Warships from Australia, Japan & US thunder into Indian Ocean for ‘Quad’ drills amid rising China tensions

Warships from Australia, Japan & US thunder into Indian Ocean for ‘Quad’ drills amid rising China tensions

Australia, India, Japan and the US have kicked off drills showcasing military hardware and tactical capabilities with warfare operations and live firing drills, as Beijing says it’s concerned for the region’s peace and stability.

On Tuesday the four countries began the three-day Malabar naval exercises off the Visakhapatnam coast in the Bay of Bengal to strengthen coordination between their militaries amid increasing tensions with China.

The three-day exercise will involve anti-submarine and anti-air warfare operations, cross-deck flying, air asset refueling and live firing drills.

China however remains skeptical about the allied exercises. On Tuesday, Chinese Foreign Ministry spokesman Wang Wenbin reiterated Beijing’s hopes “that relevant countries’ military operations will be conducive to peace and stability in the region instead of the contrary.”

The US, India, Australia and Japan are utilizing a number of naval assets, including destroyers, frigates, naval helicopters and a submarine. Warships on show include the guided-missile destroyer USS John S. McCain and the equally immense JS Onami, the second of five Takanami-class destroyers commissioned by Japan between 2003 and 2006.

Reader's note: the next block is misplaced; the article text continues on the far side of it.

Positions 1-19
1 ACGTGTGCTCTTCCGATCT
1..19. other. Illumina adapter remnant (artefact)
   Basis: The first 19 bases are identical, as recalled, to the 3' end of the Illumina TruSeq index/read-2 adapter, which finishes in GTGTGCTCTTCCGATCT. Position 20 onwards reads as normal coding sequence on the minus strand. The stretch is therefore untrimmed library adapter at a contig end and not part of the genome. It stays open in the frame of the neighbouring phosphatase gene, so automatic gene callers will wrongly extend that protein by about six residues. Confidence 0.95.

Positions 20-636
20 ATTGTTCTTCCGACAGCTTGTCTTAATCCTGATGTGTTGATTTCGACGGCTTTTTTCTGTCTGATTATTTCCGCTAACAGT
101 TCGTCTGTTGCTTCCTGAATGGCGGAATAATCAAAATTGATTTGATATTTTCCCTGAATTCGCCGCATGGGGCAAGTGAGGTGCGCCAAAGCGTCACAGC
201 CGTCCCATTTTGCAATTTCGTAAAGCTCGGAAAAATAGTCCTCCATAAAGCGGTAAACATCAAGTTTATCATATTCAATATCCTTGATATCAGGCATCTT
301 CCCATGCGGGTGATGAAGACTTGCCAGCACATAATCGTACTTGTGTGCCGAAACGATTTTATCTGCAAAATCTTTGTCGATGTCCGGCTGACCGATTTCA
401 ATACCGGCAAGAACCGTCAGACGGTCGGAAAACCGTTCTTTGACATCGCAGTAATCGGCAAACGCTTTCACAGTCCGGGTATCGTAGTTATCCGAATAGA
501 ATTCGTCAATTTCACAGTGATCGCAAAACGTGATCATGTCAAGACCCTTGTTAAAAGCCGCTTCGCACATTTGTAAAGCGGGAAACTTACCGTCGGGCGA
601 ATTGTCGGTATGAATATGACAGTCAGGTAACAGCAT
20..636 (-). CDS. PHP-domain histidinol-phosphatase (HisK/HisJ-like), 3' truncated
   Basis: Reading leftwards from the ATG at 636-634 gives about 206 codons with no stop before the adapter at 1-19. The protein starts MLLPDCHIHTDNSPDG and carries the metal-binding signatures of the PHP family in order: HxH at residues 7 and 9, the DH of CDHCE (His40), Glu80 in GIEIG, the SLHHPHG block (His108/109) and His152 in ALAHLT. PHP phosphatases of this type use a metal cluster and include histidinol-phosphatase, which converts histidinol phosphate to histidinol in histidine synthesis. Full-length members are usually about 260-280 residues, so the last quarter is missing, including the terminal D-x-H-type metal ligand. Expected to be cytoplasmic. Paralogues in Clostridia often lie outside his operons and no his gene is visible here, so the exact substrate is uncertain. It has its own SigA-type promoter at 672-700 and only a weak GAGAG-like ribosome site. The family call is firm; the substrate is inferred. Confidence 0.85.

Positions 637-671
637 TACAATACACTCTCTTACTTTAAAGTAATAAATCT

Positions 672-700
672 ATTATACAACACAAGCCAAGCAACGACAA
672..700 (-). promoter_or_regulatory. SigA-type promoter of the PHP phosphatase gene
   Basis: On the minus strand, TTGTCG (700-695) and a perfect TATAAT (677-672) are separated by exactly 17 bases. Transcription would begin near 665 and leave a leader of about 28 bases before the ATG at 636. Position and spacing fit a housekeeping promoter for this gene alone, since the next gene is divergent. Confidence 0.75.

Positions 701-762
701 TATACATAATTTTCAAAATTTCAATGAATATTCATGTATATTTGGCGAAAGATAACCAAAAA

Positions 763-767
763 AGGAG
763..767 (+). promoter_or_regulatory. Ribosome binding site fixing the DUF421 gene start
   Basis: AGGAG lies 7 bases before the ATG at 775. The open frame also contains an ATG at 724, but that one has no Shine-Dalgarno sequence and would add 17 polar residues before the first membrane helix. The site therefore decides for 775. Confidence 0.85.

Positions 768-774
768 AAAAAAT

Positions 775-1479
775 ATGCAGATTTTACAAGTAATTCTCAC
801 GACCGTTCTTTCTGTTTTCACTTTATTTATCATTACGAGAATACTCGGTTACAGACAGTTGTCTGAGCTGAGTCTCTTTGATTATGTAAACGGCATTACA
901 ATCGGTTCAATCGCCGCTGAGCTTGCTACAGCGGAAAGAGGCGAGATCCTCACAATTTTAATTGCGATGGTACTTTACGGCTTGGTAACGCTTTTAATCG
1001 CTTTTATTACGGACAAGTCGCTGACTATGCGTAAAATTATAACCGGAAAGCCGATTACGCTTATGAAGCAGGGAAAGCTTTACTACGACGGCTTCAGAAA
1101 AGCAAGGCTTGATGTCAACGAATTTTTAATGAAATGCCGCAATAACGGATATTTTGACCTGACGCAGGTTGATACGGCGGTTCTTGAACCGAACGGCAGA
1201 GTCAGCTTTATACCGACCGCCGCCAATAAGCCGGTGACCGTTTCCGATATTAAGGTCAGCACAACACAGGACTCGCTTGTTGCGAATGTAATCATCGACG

The USS John S. McCain was joined by an Australian frigate last week for integrated operations before sailing to the Bay of Bengal together. Both ships conducted drills while transiting, including integrated tactical training and simulated warfighting scenarios.

The Indian Navy is represented by a sizable collection of assets during the exercise, including the 1980s destroyer Ranvijay, frigate Shivalik, offshore patrol vessel Sukanya, fleet support ship Shakti and submarine Sindhuraj.

The maneuvers also see Australian MH-60 and Japanese SH-60 helicopters demonstrate their tactical capabilities, undertaking refueling exercises on allied decks and anti-submarine drills. 

The Malabar exercises started in 1992 as drills between the US and Indian navies. Japan has participated permanently since 2015 and this year Australia is joining for the first time in 13 years in response to what it views as China’s increasingly aggressive stance in the region.

Beijing has also been concerned by the actions of the US and its allies in the region. China recently condemned Washington’s military exercises in the South and East China Seas as well as attempts to build strategic alliances with regional partners, including the sale of arms to Taiwan.

Further Malabar drills will take place later in November in the Arabian Sea.

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